4. Implement an admissible heuristic function based on the number of pairs of neighboring elements that are not in the right order. Add the function to the representation (define a rule for h(Node, Value) and include it in the files with the state transitions). Explain what makes the function admissible and how it can be made inadmissible.
  5. Sort the list (4,3,2,1) (goal state: (1,2,3,4)) by  using all uninformed (search1.pl) and heuristic (search2.pl) search algorithms: depth_first, breadth_first, iterative_deepening, uni_cost, best_first, a_star and beam (with n=10 and n=1) and collect statistics about their performance. Do this for both types of state spaces.
  6. Compare the performance of all those algorithms by the following criteria: time complexity (number of explored nodes), space complexity (max length of the queue) and optimality (put the results in a table and explain the reasons for getting each best and worst result for each performance criterion). Again do this for both types of state spaces (use two separate tables).
  7. Compare now the two types of state representations. Which space is bigger? Why? How does this affect the search algorithms' perfomance.
Extra credit (max 2 pts.): Represent the 4-element sorting problem as a  constraint satisfaction task and solve it by using csp.pl. Explain the representation and compare it with the state space search representation.

Documentation and submission: Write a report describing the solutions to all problems and answers to all questions and mail it as an attachment  to my instructors account for the WebCT (available through Campus Pipeline/My Courses/Artificial Intelligence).

Assignment #2: Reasoning with Propositional and First-Order Logic (max grade 10 pts. + 5 pts. extra credit)

Do the following and submit the results by April 5:
  1. Use the wumpus world shown in Figure1 of logic.pdf
  2. Represent the upper left corner of the wumpus world (rooms: (3,1), (3,2), (4,1), (4,2)). For each room encode the knowledge about perceiving stench and breeze in the rooms neighboring to the beast and pit. Restriction: put the perceptions in the "if" part of the implications (left of "->").
  3. Create two versions of the representation - one in PL and one in FOL.  Then for each language prove the presence of the beast in room (3,1) given the agent perception in rooms (3,2), (4,1) and (4,2). Do this by:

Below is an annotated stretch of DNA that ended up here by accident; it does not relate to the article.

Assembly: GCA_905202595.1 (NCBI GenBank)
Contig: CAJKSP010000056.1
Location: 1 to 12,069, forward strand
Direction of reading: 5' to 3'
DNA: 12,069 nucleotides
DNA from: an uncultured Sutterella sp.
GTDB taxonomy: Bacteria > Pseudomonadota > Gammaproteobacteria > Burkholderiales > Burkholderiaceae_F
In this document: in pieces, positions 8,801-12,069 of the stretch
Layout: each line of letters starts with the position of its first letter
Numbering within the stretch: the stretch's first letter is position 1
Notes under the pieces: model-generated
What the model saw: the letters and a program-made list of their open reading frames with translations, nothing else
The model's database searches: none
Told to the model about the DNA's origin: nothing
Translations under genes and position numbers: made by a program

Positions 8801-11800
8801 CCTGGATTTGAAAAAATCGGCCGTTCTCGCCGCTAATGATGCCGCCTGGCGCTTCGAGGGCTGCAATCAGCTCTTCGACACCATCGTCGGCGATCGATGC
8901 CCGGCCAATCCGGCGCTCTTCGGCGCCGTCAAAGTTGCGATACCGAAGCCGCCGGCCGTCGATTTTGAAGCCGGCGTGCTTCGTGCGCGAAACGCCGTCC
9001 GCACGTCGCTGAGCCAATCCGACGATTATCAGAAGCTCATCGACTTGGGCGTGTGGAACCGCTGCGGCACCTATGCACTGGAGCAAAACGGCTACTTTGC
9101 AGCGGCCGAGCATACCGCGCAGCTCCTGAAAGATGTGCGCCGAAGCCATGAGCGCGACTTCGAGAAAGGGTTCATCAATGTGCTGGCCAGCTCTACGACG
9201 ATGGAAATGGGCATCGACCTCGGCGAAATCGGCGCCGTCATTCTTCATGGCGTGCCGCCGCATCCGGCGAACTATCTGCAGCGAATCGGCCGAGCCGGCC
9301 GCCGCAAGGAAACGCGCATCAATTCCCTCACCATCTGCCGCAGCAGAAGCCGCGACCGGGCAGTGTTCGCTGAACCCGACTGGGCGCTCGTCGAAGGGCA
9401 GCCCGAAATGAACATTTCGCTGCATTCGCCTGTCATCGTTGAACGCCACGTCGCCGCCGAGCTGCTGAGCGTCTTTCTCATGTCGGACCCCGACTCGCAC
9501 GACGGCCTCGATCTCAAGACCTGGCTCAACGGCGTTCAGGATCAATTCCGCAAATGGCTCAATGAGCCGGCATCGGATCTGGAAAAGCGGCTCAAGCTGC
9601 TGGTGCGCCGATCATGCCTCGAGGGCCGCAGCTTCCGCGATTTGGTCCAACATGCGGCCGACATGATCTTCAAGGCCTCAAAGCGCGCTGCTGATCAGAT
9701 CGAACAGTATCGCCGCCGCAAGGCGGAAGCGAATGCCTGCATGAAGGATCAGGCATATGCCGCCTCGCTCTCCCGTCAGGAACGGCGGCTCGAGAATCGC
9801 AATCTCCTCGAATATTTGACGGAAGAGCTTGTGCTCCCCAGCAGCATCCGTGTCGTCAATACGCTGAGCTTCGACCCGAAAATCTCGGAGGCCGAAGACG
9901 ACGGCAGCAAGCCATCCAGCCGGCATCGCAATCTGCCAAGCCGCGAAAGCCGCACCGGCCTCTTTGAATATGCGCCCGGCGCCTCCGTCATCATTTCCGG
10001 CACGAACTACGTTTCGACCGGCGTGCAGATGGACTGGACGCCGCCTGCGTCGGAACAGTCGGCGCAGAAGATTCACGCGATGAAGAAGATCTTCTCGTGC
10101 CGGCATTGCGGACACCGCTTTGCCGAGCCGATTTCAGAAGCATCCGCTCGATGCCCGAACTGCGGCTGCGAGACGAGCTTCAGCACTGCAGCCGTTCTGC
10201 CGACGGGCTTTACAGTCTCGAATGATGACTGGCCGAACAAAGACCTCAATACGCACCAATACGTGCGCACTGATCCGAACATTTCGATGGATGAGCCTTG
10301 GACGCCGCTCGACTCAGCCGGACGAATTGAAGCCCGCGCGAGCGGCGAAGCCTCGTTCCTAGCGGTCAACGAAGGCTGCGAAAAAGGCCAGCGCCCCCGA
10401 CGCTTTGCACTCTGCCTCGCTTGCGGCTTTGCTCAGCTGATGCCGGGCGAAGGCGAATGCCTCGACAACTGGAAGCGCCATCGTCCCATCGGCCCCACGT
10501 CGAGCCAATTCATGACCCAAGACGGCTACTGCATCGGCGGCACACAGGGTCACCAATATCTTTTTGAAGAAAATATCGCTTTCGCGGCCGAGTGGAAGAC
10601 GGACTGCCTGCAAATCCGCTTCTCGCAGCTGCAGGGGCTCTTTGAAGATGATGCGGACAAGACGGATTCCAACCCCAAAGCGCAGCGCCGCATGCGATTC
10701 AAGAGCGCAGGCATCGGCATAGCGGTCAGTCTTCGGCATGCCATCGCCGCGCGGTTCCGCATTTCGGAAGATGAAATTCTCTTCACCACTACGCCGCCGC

4. Define the complete wumpus world (4x4 board) in FOL and translate it into clausal form (use wumpus_fol from logic.pl):
Extra credit (max 5 pts.): Program an agent for the wumpus world that starts at room (1,1) facing east and visits all logically provable safe rooms. Restriction: action rules cannot have more than two actions. Explain the agent's reasoning and actions and test it with wumpus.pl.

Documentation and submission: Write a report describing the solutions to all problems and answers to all questions and mail it as an attachment  to my instructors account for the WebCT (available through Campus Pipeline/My Courses/Artificial Intelligence).

Assignment #3: Probabilistic Reasoning and Learning (max grade 20 pts. + 5 pts. extra credit)

Due date: May 10

Use the weather (tennis) data in
tennis.pl and do the following:
  1. Create a Bayesian network for the weather data using the approach taken in loandata.pl. Then use this network with bn.pl to:
  2. Add taxonomies for the attributes so that they can be used as structural (see how this is done in loandata.pl). Then use version space learning (vs.pl) to create the largest possible concepts for each class ("yes" and "no") by putting an example from it in the beginning of the set of examples. In other words, find a good order of the examples (one starting with an example from class "yes" and one - from class "no"), so that the program converges after reading as many as possible examples. Use the following approach (see also Version space learning):
  3. Use decision tree learning (id3.pl) with the weather data and:
  4. Use Naive Bayes (bayes.pl) and Nearest Neighbor (knn.pl with k=1,3,5 and knnw with k=14) and:
Extra credit (max 5 pts.): Use agglomerative clustering (cluster.pl with min and max parameter) and:

Documentation and submission: Write a report describing the solutions to all problems  and mail it as an attachment  to my instructors account for the WebCT (available through Campus Pipeline/My Courses/Artificial Intelligence).

Midterm Test (max grade 10 pts.)

The Midterm test will be available in the WebCT course template from April 1 through April 4. There will be 10 multiple choice or short answer questions that will have to be answered within 2 hours.

The test includes the following topics:

Final Test (max grade 10 pts.)

The Final test will be available in the WebCT course template from May 13 through May 19. There will be 10 multiple choice or short answer questions that will have to be answered within 2 hours.

The test includes the following topics:

Last updated: 5-10-2005